After clicking upload, you can change/update the field names for later reference in your test cases.

Note: You can also manage your data-sources with our forge CLI.


To use the data source in your test case definition, you have to call two functions: session.ds.loadStructured() and session.ds.pickFrom().

  1. session.ds.loadStructured(datasourceName) returns a handle to the data source during runtime. The datasourceName parameter must match the name defined when uploading the data source.

  2. session.ds.pickFrom(handle, [options]) picks a row from the data source. handle is the return value of loadStructured(). options allow further customization how to pick a row and is optional.

    For now, only the mode option is available. The modes random (default if not provided), once and exclusive are available.

    See Picking Modes below for clarification on the different modes.

  3. row.get(columnName) returns the value of the columnName column. row must be obtained via pickFrom() as explained above.

Picking Modes

The mode parameter supports the following behaviors:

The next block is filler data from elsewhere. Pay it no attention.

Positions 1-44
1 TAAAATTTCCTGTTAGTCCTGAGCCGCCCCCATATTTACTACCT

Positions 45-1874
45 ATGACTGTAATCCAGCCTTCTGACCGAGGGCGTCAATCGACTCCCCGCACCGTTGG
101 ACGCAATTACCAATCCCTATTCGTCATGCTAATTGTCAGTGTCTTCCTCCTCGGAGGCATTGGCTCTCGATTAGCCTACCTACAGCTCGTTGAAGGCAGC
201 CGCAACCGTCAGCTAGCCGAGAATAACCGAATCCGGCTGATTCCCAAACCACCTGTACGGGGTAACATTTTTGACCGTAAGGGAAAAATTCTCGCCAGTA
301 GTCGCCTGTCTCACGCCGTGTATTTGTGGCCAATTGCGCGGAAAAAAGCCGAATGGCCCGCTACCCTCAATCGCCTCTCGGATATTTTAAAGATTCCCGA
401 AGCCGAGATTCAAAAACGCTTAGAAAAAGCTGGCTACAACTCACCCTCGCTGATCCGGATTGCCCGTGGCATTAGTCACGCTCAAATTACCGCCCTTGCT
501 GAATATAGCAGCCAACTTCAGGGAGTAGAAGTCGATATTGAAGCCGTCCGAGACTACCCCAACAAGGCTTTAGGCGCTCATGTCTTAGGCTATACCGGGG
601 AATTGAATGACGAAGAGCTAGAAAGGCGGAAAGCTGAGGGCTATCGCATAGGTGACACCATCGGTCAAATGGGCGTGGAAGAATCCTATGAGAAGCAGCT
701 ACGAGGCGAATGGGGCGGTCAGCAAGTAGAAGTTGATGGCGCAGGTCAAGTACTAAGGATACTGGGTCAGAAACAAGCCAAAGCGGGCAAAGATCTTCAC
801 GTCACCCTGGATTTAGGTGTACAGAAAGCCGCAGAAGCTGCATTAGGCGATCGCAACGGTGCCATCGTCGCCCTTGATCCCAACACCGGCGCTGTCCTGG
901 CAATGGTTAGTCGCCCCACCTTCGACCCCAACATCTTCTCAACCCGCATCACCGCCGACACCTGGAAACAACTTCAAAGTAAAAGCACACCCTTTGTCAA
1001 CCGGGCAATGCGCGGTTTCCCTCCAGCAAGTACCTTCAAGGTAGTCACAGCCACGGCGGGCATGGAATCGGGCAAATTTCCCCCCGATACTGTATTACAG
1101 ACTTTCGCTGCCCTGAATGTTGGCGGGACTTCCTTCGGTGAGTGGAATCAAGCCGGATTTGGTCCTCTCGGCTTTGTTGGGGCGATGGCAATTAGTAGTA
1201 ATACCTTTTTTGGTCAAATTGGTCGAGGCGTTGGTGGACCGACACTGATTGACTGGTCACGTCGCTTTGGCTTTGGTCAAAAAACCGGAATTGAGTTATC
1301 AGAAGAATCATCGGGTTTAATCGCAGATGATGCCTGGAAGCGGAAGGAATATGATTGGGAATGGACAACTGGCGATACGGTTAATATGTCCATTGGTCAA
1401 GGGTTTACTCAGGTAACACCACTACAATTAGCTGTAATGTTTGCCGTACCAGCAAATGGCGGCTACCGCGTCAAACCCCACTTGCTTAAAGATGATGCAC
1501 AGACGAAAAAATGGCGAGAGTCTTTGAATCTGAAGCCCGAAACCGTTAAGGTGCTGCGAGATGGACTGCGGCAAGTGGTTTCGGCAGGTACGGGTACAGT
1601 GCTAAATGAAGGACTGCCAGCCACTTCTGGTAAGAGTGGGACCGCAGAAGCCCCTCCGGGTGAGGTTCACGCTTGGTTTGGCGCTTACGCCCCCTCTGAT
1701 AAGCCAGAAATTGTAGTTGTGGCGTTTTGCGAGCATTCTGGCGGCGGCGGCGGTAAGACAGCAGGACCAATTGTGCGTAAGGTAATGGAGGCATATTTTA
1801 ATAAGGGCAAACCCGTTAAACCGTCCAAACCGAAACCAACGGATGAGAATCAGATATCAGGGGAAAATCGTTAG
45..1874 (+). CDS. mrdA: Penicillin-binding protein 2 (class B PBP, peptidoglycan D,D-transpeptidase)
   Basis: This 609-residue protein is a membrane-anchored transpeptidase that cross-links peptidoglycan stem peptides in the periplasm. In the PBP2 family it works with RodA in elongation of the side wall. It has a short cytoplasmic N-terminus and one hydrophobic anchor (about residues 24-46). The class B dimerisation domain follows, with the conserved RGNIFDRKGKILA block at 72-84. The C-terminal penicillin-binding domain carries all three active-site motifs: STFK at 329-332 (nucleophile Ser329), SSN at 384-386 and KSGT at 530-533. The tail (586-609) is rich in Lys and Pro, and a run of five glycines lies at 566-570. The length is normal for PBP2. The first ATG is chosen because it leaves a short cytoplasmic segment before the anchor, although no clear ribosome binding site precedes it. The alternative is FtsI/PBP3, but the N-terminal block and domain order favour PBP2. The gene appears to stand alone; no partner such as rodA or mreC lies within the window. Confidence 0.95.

• random (default) picks a random row out of the whole dataset
  • once ensures that any row picked via once will not be returned ever again during this test run when using mode once or exclusive
  • exclusive blocks the picked row from being used by other sessions / users at the same time while the session that picked the row is still alive

Note that once and exclusive share a pool of available rows. While exclusive returns the row to the pool at the end of session, once consumes it. If no rows are available, the session/user will be aborted and this will be reported in the report as DataSource is exhausted.

Example: You may choose random when selecting a product out of a catalog, once when using onetime signup codes and exclusive for user logins.

You should never rely on the order picked values! Currently the order of items will be the same as in the uploaded source. But the pool of rows is also partitioned across the test cluster, thus different nodes will pick different rows.


Given a CSV file with the following contents, the name users.csv and field names id, email and password are parsed from the CSV.


To fetch a random user row for a login in your test case you can use the following code snippet:

definition.session("login only", function(session) {
  var users = session.ds.loadStructured("users.csv");
  var user = session.ds.pickFrom(users, {mode: "exclusive"});"/user/login", {